The Pencil Marks on the Rear Skirt Explained
Horst "Hello Jesse, the writing means: above the rank stabszahlmeister this is like Hauptmann (Captain) but Not a combattant. Regiment staff for payment and care in the regimental staff. The military location is the Heerstandortverwaltung in Offenburg Black Forest near France. The name of the owner is Peukert. It is in the middle if you have any questions please contact me again. The Stahlhelm is not used in fight therefore it looks so good. It good looking helmet. Best wishes and regards from Rockenhausen, Germany. Your friend Horst have a nice time."

Me: " Thanks Horst I really appreciate that information. I'm going to publish it on my website and to everyone this particular helmet's history. I can't believe the original pencil writing is still inside there like that. What are the chances it would have survived all this time!

Horst: "Hello Jesse good evening. In my opinion the writing is from the war time. It was necessary to write name rank and unit in the Stahlhelm that way there was no swap possible. This helmet was only used to live update for parade because Mr. Peukert had to wear uniform too but he was not in a fight situation therefore the helmet is in such good condition. Maybe at the end of the war he had to fight but not long and hard. Most of the helmets were marked to find out the right one because the sizes were different. I also marked my helmet while I had to absolve my paramilitaric training. I wish you and your family a nice time and much joy with your collection. Best wishes and regards your friend Horst from Rockenhausen, Germany"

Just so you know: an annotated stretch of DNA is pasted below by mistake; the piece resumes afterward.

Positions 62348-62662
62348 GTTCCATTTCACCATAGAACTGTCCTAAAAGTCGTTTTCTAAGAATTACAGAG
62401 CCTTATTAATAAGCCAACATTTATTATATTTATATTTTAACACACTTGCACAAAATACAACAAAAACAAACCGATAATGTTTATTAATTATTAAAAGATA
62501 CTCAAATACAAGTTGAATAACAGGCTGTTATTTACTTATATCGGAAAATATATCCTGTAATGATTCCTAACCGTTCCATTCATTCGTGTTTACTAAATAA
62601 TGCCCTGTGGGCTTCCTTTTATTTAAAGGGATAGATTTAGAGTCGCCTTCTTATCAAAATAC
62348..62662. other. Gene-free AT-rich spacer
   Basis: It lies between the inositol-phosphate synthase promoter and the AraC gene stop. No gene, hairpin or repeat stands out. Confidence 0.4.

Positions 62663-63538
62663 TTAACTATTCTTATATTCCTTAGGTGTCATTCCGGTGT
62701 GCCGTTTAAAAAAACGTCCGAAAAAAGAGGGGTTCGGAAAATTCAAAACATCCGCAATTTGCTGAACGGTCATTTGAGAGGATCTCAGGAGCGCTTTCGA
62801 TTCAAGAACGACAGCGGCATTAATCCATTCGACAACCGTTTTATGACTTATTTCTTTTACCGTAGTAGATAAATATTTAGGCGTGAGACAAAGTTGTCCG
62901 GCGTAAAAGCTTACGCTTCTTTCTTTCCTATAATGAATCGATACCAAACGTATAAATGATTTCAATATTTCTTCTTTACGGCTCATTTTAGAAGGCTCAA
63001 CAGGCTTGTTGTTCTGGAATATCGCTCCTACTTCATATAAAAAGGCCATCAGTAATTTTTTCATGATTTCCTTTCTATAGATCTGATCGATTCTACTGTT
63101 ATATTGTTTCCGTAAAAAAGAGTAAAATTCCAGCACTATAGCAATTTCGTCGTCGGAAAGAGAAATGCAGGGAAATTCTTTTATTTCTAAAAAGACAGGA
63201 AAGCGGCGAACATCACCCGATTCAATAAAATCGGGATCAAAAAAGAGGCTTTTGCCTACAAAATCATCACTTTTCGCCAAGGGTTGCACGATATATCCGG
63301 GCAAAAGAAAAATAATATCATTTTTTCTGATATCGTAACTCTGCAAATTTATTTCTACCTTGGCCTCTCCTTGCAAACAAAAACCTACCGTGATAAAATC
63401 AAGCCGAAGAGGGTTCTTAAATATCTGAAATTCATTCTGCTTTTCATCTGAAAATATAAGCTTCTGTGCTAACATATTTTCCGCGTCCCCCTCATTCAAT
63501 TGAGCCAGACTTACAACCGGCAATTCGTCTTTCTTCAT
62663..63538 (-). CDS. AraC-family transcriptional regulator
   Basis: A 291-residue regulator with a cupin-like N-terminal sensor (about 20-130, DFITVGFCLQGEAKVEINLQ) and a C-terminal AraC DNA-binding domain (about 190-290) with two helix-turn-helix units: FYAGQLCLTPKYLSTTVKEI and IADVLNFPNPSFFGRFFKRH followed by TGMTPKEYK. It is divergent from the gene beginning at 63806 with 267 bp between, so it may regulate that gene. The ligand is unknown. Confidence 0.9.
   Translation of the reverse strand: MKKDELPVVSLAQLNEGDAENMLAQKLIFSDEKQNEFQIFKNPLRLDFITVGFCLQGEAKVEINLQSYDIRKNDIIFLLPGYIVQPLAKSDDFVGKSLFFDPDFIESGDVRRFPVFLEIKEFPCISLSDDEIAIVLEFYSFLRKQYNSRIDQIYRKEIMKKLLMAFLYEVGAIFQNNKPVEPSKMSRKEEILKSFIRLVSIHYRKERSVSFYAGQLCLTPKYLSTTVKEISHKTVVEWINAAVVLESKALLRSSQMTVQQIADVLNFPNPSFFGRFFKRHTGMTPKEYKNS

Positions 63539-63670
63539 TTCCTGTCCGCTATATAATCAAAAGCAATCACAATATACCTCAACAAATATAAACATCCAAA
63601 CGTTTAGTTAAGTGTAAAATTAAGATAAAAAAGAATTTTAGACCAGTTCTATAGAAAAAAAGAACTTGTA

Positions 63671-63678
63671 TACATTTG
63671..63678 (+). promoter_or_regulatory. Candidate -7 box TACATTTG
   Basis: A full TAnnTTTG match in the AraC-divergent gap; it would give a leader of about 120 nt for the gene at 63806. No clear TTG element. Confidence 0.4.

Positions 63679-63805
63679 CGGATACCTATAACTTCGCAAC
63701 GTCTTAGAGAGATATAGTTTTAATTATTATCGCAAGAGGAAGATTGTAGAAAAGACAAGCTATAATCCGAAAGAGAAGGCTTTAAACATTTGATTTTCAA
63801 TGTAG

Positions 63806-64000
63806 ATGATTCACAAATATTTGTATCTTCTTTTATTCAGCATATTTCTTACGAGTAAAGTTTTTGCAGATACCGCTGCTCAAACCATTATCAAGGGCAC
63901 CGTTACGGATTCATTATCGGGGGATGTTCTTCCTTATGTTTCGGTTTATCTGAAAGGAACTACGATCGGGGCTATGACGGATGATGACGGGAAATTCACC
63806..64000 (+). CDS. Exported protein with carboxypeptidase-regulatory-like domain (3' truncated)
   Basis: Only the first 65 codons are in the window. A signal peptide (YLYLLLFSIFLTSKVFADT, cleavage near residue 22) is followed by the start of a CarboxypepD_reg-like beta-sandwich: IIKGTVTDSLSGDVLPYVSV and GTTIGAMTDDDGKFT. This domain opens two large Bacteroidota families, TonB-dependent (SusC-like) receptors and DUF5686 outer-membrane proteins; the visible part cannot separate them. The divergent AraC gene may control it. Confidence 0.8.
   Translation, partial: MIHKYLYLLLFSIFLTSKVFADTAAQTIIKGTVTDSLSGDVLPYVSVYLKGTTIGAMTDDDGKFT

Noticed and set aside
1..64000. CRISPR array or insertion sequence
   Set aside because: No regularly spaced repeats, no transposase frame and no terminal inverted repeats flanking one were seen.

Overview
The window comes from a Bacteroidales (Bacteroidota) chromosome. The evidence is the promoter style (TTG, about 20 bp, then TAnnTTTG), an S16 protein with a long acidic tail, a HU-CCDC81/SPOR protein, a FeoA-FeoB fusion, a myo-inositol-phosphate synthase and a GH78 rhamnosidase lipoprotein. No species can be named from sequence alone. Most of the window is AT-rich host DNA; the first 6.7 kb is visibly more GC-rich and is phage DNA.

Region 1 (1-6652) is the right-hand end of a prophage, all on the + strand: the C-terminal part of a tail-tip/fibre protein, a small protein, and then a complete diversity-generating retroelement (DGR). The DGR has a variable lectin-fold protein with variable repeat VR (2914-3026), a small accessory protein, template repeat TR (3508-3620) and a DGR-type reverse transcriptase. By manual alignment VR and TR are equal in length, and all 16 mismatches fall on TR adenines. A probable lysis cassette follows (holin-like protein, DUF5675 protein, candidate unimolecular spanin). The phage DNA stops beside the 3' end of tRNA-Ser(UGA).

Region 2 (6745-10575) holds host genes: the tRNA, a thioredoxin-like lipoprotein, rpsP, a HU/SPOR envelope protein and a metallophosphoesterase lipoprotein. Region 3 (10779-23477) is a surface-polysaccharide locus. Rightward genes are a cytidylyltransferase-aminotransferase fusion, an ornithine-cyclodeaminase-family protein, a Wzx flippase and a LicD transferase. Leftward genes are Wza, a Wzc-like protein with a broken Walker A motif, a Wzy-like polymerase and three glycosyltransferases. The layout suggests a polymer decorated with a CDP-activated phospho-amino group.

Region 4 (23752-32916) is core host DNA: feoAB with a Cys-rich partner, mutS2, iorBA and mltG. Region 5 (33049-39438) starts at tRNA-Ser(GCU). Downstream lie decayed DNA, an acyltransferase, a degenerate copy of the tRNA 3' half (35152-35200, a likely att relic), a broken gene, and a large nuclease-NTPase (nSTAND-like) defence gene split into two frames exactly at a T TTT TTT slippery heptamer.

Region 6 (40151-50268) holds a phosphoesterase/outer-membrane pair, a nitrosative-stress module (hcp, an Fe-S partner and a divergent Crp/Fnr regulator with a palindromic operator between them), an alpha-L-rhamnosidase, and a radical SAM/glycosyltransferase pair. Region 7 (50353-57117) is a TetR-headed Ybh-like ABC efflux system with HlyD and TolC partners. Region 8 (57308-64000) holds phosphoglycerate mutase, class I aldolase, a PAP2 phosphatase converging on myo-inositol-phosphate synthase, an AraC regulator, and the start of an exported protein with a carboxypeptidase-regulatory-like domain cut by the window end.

EDUCATIONAL - Currently not for sale but would like to share the photos and description to anyone interested in collecting WW2 helmets.
Tel/Text: 1-438-502-5052
Email Us: helmetsofwar@gmail.com

(Every original German helmet produced from 1935 to 45 had two factory stampings punched into the side and rear or both in the rear one above the other.  The alpha numeric number refers to the factory location and the inside metric circumference in centimeters.  The rear lot number refers to the production run and was used as a quality control measure. The font styles used at each factory were slightly different but highly consistent throughout the war and so fakes or reproductions will either not have these numbers at all or they will use the wrong font style or letter spacing and so are easily identified as post war made.)

(FS or EF)-Emaillierwerke AG, Fulda, Germany
(ET or ckl)-Eisenhuttenwerke, Thale, Germany
(Q)-Quist, Esslingen, Germany
(NS)-Vereinigte Deutsche Nikelwerke, Schwerte, Germany
(SE or hkp)-Sachsische Emaillier u. Stanzwerke, Lauter, Germany